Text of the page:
Dead On Arrival

Album: Take This To Your Grave (2003)
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Songfacts®:

  • This was the first single from Fall Out Boy's debut studio album. One of the group's earliest compositions, it was one of three songs - including "Tell That Mick He Just Made My List Of Things To Do Today" and "Grand Theft Autumn" - originally intended for a split release with fellow Chicago punk band 504 Plan. When that project fell through, the tunes ended up on their Take This To Your Grave.
  • In the lyrics, the narrator seems to be stuck on a girl who has no romantic interest in him. Their relationship is so fractured, any conversation between them is "dead on arrival" and won't lead to any meaningful communication.
  • According to lead singer Patrick Stump, several record labels were interested in Fall Out Boy based on the strength of this song (which he wrote), but weren't convinced the band could write more songs that were just as good. The assumption lit a fire under the band to push harder and they landed a unique deal: Island Records fronted them money to release a one-off album with the indie label Fueled By Ramen before moving on to the major leagues with Island. This scenario allowed them to build their fanbase, and their credibility, before going to radio.
  • Fall Out Boy was the brainchild of bassist Pete Wentz, who had made a name for himself in the Chicago metalcore scene and - disillusioned by the genre's shift away from political activism - formed Fall Out Boy as a side project on a lark. He claimed it was a silly bit of escapism that was never meant to go big. "We weren't good: If it was an attempt at selling out, it was a very poor attempt," he told Alternative Press in 2013. But, in that same interview, Rise Against frontman Tim McIlrath - who was a member of Wentz's metalcore band Arma Angelus - told a different story, claiming Wentz told him he was "starting a pop-punk band and they would be giant and take over the world."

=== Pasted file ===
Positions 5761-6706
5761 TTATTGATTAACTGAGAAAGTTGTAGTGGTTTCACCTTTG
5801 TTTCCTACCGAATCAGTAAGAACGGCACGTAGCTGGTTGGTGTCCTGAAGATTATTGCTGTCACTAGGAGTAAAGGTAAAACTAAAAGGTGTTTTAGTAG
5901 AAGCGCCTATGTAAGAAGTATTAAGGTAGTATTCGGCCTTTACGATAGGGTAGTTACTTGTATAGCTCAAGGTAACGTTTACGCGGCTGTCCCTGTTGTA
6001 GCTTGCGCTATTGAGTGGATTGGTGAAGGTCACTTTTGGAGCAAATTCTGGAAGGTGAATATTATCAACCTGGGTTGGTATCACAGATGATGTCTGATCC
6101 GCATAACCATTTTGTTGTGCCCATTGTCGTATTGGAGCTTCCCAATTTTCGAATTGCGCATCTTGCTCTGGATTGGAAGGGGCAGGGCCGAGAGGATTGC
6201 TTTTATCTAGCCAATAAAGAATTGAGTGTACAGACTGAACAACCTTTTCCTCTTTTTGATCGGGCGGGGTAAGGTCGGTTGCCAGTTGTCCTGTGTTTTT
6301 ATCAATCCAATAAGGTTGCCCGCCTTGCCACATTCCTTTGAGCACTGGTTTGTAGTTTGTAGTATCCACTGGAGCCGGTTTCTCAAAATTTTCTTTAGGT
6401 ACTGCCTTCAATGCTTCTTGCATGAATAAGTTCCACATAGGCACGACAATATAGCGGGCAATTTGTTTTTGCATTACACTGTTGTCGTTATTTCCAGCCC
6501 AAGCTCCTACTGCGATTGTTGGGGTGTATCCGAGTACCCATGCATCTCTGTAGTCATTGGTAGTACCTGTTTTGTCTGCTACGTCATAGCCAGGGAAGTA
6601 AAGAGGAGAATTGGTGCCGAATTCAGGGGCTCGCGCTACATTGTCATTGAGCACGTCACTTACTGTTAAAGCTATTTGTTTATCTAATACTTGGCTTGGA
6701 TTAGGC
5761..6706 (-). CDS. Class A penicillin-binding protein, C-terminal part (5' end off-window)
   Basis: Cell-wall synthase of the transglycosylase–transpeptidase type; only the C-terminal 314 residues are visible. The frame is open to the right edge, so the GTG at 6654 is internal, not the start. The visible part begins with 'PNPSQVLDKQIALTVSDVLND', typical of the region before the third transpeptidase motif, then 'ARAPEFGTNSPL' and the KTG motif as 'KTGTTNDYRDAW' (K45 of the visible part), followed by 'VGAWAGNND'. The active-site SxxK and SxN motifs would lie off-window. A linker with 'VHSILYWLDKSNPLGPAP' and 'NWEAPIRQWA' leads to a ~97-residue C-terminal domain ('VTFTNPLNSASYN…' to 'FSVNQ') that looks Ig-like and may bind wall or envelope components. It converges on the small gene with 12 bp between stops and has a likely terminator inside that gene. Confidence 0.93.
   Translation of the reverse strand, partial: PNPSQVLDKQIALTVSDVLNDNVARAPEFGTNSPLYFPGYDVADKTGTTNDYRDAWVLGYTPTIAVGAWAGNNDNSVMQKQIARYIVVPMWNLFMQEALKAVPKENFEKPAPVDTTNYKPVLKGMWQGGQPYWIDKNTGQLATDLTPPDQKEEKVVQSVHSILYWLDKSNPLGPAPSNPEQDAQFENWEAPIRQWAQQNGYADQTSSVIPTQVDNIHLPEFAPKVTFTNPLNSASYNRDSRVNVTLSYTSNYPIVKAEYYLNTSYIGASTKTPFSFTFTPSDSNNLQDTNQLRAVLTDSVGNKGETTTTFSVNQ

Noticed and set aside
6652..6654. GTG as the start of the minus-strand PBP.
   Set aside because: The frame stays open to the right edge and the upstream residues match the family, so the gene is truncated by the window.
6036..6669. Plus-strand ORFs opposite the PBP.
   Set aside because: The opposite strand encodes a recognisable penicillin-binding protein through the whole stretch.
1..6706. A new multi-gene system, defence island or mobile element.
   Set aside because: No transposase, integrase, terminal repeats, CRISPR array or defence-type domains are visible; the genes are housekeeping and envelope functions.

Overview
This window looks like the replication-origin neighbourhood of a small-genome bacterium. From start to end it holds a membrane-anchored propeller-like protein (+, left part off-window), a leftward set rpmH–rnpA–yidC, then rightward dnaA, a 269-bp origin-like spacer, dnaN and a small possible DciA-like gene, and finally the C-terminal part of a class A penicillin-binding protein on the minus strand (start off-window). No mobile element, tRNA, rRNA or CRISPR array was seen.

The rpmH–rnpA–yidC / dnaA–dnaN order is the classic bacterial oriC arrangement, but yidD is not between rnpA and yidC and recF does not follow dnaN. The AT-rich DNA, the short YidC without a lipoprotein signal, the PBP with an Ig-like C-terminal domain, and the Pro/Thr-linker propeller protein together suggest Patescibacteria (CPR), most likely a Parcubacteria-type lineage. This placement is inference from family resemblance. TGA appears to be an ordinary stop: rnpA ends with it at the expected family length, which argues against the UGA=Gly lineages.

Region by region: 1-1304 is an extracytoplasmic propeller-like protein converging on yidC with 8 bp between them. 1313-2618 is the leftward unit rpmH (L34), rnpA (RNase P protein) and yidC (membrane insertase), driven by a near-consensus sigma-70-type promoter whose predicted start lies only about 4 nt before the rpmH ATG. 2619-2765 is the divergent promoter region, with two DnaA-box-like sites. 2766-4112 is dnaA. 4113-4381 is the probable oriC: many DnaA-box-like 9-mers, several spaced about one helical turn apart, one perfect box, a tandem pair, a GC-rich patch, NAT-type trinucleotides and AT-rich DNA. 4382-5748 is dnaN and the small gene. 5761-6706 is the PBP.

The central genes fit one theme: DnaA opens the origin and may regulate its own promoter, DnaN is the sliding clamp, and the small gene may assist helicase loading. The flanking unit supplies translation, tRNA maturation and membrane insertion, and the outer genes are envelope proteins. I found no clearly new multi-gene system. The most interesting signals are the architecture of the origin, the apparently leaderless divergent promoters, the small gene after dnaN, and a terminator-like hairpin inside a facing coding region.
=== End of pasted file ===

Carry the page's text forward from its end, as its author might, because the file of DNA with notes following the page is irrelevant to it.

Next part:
• Wentz and Stump suffered through the painful process of learning how to co-exist as songwriters. Stump, a self-described "artsy fartsy dude who didn't want to be in a pop-punk band" yet wrote most of the songs on their debut, was dismayed when Wentz announced he was quitting the group in the midst of the recording process. Stump begged him to reconsider. He did - with a vengeance. "When we got to the studio he started picking apart every word, every syllable. He started giving me notes," Stump told Alternative Press. "I got so exasperated at one point I was like, 'You just write the f--king lyrics, dude. Just give me your lyrics and I'll write around them,' kind of angrily. So he did."

    The pair clashed for nine days over their fundamentally different approach to songwriting, but, admitted Stump, it led to some of their best work. "The sound was always more important to me - the rhythm of the words, the alliteration, syncopation was all very exciting to me. Pete didn't care about any of that. He was all meaning. He didn't care how good the words sounded it they weren't amazing when you read them," he said. "It was one long argument, but I think that some of the best moments are the result of that."
  • The music video follows the band around on their tour of small venues throughout the US. At one point, the Arlington Heights Police Department show up and shut down a show in the band's native Chicago.
  • This was included in the 2007 video game Rock Band, which allowed players to emulate their favorite rock bands by playing their songs.

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